"To love someone deeply gives you strength. Being loved by someone deeply gives you courage."

D.H. Lawrence
On second thought...

"A bird does not sing because it has an answer. It sings because it has a song."

Source: Chinese Proverb
Friday Thought: Distinctions We Don't Need

"The master in the art of living makes little distinction between his work and his play, his labor and his leisure, his mind and his body, his information and his recreation, his love and his religion. He hardly knows which is which. He simply pursues his vision of excellence at whatever he does, leaving others to decide whether he is working or playing. To him he's always doing both."

Source: Buddhist Wisdom, No specific source

Thursday, January 13, 2005

Advice to a Prophet
By Richard Wilbur

When you come, as you soon must, to the streets of our city,
Mad-eyed from stating the obvious,
Not proclaiming our fall but begging us
In God's name to have self-pity,

Spare us all word of the weapons, their force and range,
The long numbers that rocket the mind;
Our slow, unreckoning hearts will be left behind,
Unable to fear what is too strange.

Nor shall you scare us with talk of the death of the race.
How should we dream of this place without us?--
The sun mere fire, the leaves untroubled about us,
A stone look on the stone's face?

Speak of the world's own change. Though we cannot conceive
Of an undreamt thing, we know to our cost
How the dreamt cloud crumbles, the vines are blackened by frost,
How the view alters. We could believe,

If you told us so, that the white-tailed deer will slip
Into perfect shade, grown perfectly shy,
The lark avoid the reaches of our eye,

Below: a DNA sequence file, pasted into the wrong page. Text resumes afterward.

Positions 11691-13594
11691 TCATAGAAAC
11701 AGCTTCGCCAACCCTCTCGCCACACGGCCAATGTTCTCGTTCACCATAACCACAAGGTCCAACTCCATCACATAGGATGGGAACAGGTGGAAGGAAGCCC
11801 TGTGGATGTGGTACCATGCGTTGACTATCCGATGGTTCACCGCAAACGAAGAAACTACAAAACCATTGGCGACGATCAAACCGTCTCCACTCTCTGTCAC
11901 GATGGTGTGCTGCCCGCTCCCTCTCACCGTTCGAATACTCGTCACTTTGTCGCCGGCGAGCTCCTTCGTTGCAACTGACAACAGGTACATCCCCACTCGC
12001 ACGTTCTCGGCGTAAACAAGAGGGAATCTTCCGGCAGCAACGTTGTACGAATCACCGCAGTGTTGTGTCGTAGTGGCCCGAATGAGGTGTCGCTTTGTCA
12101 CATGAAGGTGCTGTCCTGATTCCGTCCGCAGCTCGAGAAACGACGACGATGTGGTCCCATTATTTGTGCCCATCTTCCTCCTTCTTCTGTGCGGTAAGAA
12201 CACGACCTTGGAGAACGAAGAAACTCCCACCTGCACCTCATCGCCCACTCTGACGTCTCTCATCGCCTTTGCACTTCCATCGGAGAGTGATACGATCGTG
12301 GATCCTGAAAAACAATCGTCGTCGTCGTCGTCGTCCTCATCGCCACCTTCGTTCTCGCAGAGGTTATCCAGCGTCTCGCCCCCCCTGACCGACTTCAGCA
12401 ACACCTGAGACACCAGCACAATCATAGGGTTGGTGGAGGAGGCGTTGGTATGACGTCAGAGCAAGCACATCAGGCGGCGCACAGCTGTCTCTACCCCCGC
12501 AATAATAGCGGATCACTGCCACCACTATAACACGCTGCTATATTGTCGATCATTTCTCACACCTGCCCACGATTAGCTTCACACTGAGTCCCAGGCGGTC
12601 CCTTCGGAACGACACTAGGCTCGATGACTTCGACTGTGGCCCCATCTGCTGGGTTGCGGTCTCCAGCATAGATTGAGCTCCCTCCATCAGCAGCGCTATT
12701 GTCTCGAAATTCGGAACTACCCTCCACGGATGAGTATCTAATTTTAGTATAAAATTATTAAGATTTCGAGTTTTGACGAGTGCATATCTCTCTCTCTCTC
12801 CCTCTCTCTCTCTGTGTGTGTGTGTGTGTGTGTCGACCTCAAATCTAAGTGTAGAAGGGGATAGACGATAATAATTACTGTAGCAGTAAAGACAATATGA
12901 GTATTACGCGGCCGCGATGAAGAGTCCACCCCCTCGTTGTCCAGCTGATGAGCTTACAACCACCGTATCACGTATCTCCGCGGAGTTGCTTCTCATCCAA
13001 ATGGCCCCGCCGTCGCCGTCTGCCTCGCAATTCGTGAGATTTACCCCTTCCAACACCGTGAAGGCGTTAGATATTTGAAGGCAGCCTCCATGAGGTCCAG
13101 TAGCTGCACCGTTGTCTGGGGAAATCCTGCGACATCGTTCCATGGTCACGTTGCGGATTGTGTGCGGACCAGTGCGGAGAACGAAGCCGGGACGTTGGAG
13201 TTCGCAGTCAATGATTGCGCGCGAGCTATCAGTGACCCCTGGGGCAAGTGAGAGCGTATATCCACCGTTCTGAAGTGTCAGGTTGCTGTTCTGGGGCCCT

The jack-pine lose its knuckled grip

On the cold ledge, and every torrent burn
As Xanthus once, its gliding trout
Stunned in a twinkling. What should we be without
The dolphin's arc, the dove's return,

These things in which we have seen ourselves and spoken?
Ask us, prophet, how we shall call
Our natures forth when that live tongue is all
Dispelled, that glass obscured or broken

In which we have said the rose of our love and the clean
Horse of our courage, in which beheld
The singing locust of the soul unshelled,
And all we mean or wish to mean.

Ask us, ask us whether with the worldless rose
Our hearts shall fail us; come demanding
Whether there shall be lofty or long standing
When the bronze annals of the oak-tree close.

Thursday Thought: Adopt a Literary Mind

It's winter. In Cleveland, that means there is
plenty of time for reading. Most of us read on
a daily basis, if only the local newspaper, an email
from a friend or work colleague, or an ad for 20%
off canned cat food at the grocery store.

The thought occurred to me that whatever we
read during the course of our day might be
greatly enhanced if we approached our reading
with a "literary mind." What does that mean?
Simply that we see ourselves as literate and
capable of seeing the presence or absence of
value in whatever we read. Moreover, that we
read with an eye for those themes, ideas, and
notions that keep popping up across history.

Novel idea, I say. Give it a try!
The Daisy Follows Soft the Sun
By Emily Dickinson

The daisy follows soft the sun,